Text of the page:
New FM, Same Old Song?

When you tune in to a new FM station, you hope to hear a different song. The new FM offers little change.

Predictably, when you tune in to a new FM station, you hope to hear a different song.


So far, tuning in to what Finance Minister Jaitley of the BJP has said – sadly – makes us feel we are hearing the same old songs and tunes sung by the previous FM (Chidambaram from Congress). It is probably a reflection of the power of business lobbies that such warring individuals and polarised political personalities should have common views on so many varied topics.


Whether it is on getting black money back to India - or on the right of a sovereign nation to tax its citizens retrospectively – not much seems to have changed. This FM is singing the same ragas as the previous FM.


Even the promises of “reforms are around the corner” or “I wish I could do more for the middle class” or whines that “the Opposition is blocking my reforms” are dull notes and static repeated by previous Finance Ministers.


The constant badgering of the RBI to provide liquidity to quench the thirst of excessive government spending is a fashionable trend in economic prescriptions globally. Fixing underlying economic problems is not the focus of most Finance Ministers and governments.


Dialing back to our 2-step, easy solution to get India’s GDP going, let’s take the case of real estate and the mafia like behavior of an industry keen on supra-normal profits. The inventory levels in key cities like Bombay, Pune, the capital region of New Delhi is in the range of 24 months to 36 months with an estimated 650 million square feet of unsold apartments across India.


Many of these projects are funded by bank loans. In any sensible, free-market, the Finance Minister would be asking the question: Why are real estate developers not slashing prices to move product and clear the unsold inventory? To encourage that line of thinking, the Finance Minister (who freely lecture the government-owned banks on controlling NPAs) should ensure that no bank rolls over loans due from real estate developers. If a real estate developer does not repay a loan, the bank should seize the property and auction it. With latent demand far outstripping supply, inventory would clear pretty quickly – at a market determined price.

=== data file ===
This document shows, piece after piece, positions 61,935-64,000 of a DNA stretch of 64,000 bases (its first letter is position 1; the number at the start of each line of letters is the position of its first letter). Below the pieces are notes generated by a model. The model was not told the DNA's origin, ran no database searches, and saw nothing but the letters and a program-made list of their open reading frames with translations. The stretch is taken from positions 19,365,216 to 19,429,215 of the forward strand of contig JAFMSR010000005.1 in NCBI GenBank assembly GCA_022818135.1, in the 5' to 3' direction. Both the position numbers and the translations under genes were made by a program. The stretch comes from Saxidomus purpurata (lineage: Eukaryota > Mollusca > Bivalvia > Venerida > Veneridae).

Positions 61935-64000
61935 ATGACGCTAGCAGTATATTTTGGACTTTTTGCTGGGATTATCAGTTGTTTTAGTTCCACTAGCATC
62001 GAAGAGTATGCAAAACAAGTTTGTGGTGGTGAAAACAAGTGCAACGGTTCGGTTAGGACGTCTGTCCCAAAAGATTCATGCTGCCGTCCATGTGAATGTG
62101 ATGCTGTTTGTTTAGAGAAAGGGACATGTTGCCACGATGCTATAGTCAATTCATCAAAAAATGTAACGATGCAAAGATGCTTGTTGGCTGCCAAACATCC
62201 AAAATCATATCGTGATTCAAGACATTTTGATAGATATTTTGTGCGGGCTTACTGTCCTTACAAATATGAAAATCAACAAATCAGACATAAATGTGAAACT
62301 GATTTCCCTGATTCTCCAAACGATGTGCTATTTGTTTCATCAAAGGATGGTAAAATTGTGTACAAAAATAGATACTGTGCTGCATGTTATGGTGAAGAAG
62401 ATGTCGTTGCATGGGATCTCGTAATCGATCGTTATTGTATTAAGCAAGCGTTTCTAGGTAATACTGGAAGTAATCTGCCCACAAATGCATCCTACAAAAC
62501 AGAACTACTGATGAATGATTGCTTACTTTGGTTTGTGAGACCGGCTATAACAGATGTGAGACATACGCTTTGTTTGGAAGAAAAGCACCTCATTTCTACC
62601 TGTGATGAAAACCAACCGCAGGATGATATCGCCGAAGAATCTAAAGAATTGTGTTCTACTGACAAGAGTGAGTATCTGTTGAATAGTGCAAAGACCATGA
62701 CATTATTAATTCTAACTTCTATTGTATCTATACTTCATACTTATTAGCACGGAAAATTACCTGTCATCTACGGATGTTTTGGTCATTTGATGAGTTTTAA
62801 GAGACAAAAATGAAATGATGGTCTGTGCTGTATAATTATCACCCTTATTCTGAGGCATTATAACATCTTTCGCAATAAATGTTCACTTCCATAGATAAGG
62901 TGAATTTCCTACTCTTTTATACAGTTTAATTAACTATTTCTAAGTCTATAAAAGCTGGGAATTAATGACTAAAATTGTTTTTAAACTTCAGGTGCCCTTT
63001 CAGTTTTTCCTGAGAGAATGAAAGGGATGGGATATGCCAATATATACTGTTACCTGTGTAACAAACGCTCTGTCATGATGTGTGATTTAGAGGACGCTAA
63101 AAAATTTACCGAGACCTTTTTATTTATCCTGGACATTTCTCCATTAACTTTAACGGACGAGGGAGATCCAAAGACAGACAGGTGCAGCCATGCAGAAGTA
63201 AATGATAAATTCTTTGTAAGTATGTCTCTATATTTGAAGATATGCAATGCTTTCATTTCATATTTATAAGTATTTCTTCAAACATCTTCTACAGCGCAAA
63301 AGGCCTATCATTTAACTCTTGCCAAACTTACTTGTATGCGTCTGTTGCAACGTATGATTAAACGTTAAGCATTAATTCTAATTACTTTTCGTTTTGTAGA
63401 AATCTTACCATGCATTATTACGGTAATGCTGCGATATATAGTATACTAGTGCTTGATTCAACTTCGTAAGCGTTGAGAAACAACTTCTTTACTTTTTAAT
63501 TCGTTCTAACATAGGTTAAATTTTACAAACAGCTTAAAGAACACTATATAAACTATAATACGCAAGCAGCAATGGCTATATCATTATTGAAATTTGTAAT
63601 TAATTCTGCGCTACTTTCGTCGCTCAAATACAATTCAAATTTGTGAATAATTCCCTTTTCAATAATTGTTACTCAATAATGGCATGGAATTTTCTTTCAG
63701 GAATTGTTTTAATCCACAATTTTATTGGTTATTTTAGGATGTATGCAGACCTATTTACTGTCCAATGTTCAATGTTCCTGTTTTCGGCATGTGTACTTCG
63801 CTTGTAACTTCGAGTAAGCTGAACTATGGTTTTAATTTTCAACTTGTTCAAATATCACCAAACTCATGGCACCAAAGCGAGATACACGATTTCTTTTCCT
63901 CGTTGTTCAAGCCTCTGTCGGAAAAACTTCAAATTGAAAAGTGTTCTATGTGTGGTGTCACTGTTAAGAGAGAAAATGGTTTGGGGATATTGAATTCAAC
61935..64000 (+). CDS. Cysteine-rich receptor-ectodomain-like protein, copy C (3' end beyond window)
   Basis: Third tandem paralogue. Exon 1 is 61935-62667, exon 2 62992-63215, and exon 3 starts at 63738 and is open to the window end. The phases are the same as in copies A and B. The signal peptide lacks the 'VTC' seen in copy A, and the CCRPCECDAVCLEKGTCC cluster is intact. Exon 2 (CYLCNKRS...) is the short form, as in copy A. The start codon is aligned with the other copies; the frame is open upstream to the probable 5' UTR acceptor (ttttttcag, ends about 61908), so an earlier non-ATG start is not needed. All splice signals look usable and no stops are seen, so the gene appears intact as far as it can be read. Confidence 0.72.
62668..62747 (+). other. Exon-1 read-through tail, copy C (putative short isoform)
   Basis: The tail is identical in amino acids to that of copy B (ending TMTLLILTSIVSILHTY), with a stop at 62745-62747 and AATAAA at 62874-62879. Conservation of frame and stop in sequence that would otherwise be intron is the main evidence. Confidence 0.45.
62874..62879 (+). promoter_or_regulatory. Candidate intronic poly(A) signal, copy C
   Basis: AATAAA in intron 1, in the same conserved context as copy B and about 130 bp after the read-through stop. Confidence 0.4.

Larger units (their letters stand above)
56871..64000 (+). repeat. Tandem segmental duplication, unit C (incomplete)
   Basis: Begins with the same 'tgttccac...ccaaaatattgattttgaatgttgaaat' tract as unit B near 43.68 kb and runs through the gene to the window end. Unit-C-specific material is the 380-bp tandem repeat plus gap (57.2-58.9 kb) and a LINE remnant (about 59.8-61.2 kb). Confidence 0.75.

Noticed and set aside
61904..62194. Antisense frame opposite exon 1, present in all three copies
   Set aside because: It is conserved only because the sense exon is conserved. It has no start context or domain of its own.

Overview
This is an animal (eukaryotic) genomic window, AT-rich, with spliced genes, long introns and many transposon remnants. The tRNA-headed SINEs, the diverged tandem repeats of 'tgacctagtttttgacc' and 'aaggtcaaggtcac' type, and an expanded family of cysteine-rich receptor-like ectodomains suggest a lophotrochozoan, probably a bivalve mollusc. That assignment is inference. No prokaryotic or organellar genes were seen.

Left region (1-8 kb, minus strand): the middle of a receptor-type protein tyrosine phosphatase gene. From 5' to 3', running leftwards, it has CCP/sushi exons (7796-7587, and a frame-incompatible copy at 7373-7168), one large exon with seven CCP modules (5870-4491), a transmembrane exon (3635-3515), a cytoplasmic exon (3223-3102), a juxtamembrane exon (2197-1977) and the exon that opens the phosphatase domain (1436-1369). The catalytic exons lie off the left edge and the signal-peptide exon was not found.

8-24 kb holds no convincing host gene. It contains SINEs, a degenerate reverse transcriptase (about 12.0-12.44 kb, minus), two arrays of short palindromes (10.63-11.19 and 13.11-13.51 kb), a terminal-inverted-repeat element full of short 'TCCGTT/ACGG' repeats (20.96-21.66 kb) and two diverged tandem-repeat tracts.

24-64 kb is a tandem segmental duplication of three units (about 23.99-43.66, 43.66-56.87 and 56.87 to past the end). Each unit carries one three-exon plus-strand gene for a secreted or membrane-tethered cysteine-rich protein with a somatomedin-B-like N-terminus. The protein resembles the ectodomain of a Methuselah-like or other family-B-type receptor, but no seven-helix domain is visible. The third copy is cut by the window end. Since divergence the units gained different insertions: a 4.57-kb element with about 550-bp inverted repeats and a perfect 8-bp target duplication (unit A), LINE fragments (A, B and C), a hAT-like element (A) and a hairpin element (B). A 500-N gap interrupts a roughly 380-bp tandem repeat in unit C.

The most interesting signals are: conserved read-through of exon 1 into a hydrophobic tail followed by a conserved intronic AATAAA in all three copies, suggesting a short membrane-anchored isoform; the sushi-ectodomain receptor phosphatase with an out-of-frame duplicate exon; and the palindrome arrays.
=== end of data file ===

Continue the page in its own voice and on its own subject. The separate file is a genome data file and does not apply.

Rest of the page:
Will the Finance Minister really reform?


The Indian economy would get a boost in consumption of 2.4% of GDP. Furthermore, this clearing would act as a catalyst for subsequent investment in real estate. If there are an estimated 650,000 homes in residential projects across India which can find buyers, there is a need for furnishings, consumer white goods - and cars and 2-wheelers to fill up the parking spaces! With inventory clearing everywhere, companies will be ready to start their natural capex cycles – even those in real estate development. Of course, for this momentum to occur, real estate developers need to slash their asking prices by maybe 20% to 25%. The super-normal profits of real estate developers may be wiped out. Some real estate projects may not even make money!


That, it seems, is not an option for this or any previous FM. Rumours suggest every real estate developer has a sugar-daddy political connection or, conversely, many politicians are in the business of real estate. Hence, Finance Ministers find it easier to tell the RBI to reduce interest rates. Reforms are of the monetary printing kind – not of the curtailing expenditure, the traditional fiscal or the structural “open-markets” kind.

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